I would like Wolfgang Rihm to have another go at an opera about the collapse of civilization, given that his "Conquest of Mexico" is a failed attempt -- 2012 is an auspicious year for someone to produce an opera about the Maya collapse that would be a direct parallel to our imminent ecological collapse.

I would have liked to hear what Iannis Xenakis might have produced if Pierre Boulez had made available the state-of-the-art IRCAM technology rather than the cheap computer system he was using in his later years -- I'm quite sure that Xenakis and his immense creativity made Boulez insecure.

Posted on May 30, 2012 8:07:58 AM PDT
Piso Mojado says:
At the time of his death at age 43, Alexander Scriabin was contemplating a trip to the Himalaya. There's no telliing what it might have produced. His "Universe" remained unrealised except in part by others, and is recorded.

Posted on May 30, 2012 9:12:25 AM PDT
[Deleted by Amazon on Nov 26, 2013 10:10:39 AM PST]

Posted on May 30, 2012 9:35:44 AM PDT
carnola says:
I would dearly love to hear Schumann's Konzertstuck for Eight Horns.

Posted on May 30, 2012 9:42:44 AM PDT
Piso Mojado says:
Your wish can easily be realised, Carnola, by having each of the four horns in Schumann's :Konzertstueck" play with a bumper horn alongside. I saw it performed by four CSO horns, standing, and I think from memory, with their student orchestra, the Civic.

Posted on May 30, 2012 9:49:12 AM PDT
carnola says:
I was hoping for eight-part horn writing!

Of course, there is this:
http://www.youtube.com/watch?v=L-JdDyqNLPM
Albert Lavignac / Sischka Galop-Marche à 12
12 pianists at one piano...

In reply to an earlier post on May 30, 2012 9:27:57 PM PDT
Last edited by the author on May 30, 2012 9:28:20 PM PDT
John Ruggeri says:
I agree with march eliot's wish that LvB had written a cello concerto.
Another violin concerto by Beethoven would have been quite fine by me also.

Verdi was toying with writing another Shakespeare based opera " KING LEAR".
O what we missed given the magnificence of his last -2- operas "OTELLO" & "FALSTAFF"

Posted on May 30, 2012 9:42:16 PM PDT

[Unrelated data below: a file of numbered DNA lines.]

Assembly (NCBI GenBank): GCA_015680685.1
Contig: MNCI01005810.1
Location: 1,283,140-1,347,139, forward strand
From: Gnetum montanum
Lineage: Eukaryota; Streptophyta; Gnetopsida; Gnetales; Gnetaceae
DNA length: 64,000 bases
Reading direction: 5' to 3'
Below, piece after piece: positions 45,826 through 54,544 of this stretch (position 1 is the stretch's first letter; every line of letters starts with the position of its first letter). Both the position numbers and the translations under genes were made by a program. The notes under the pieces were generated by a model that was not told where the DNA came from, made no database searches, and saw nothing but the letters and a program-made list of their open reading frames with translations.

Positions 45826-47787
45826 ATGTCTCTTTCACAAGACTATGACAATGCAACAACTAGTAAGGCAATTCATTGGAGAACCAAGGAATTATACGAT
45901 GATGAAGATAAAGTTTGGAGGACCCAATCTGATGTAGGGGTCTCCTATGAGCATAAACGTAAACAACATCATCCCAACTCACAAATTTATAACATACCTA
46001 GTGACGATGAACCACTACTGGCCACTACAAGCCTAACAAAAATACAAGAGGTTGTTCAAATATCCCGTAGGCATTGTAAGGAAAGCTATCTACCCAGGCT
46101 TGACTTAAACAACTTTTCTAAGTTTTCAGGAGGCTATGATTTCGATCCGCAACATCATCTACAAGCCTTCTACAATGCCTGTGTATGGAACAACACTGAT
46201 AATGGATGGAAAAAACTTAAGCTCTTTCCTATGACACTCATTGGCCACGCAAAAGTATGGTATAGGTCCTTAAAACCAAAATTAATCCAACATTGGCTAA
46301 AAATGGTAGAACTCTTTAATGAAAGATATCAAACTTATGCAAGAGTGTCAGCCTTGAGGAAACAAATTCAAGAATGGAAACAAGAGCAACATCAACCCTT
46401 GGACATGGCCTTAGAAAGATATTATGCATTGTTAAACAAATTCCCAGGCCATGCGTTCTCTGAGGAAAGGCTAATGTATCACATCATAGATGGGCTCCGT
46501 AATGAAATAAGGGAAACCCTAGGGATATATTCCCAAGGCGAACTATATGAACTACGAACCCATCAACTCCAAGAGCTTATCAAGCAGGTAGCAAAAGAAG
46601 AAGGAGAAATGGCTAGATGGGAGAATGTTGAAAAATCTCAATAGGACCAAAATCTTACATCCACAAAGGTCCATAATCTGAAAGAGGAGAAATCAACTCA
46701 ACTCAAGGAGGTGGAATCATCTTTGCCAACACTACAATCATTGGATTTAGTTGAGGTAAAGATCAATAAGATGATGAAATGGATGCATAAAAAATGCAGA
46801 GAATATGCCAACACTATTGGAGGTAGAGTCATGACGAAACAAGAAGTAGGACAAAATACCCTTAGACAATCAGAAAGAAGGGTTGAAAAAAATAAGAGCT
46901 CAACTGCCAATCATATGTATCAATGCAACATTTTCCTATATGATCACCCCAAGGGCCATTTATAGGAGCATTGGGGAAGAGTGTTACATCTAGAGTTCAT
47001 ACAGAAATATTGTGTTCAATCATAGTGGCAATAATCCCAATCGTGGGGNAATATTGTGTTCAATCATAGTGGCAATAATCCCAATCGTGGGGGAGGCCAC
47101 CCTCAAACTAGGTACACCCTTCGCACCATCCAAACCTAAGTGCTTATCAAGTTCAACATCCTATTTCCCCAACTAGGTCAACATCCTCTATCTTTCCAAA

Evan Wilson says:
Some wind & brass concertos by luminaries of the mid- and late-romantic eras would have been nice. There is a serious paucity of flute, oboe, clarinet, bassoon, horn and trumpet concertos written between, say, 1840 and 1900.

Posted on May 31, 2012 5:28:11 AM PDT
Last edited by the author on May 31, 2012 5:38:09 AM PDT
scarecrow says:
Hey Hutch,

Eisler's last Opera was the Faustus, I don't think it was ever performed in East Germany DDR, there was a lotta talk on it; the German Rock Group, Einstunzende Neubautten,(spelling) did do much Eisler as Rock; So there it is;

and it was all Nono could do to get his" Prometeo" performed in Europa,Brian Ferneyhough was trying to organize a performance in the USA--- at least a chamber reading of it, with the soloists from it;;-Nono would spend his last years on that; not really writing anything new;, this I was told from reliable sources;

Actually Boulez did throw his weight around, as he blocked(unofficially) an architectural commission of Xenakis, for the Cite de Musique, something like that, the details are in the relative new book, on Xenakis and Architecture, edited by Sharon Kranach;Xenakis did not work at any other public works after that, he retired to Corsica. . .
Yeah he was fearful of Xenakis; as a composer, since Maitre Boulez's creativity was drying up rapidly after "repons";
and Boulez did not like Luigi Nono, instead he chose the more playful Franco Donatoni and Berio, as token Italians;,all the young composers he liked were warmed-over impressionists,romantics, Murail, Dufourt,Manoury and Dalbavie
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Discussion in:  Classical Music forum
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Initial post:  May 30, 2012
Latest post:  Jun 5, 2012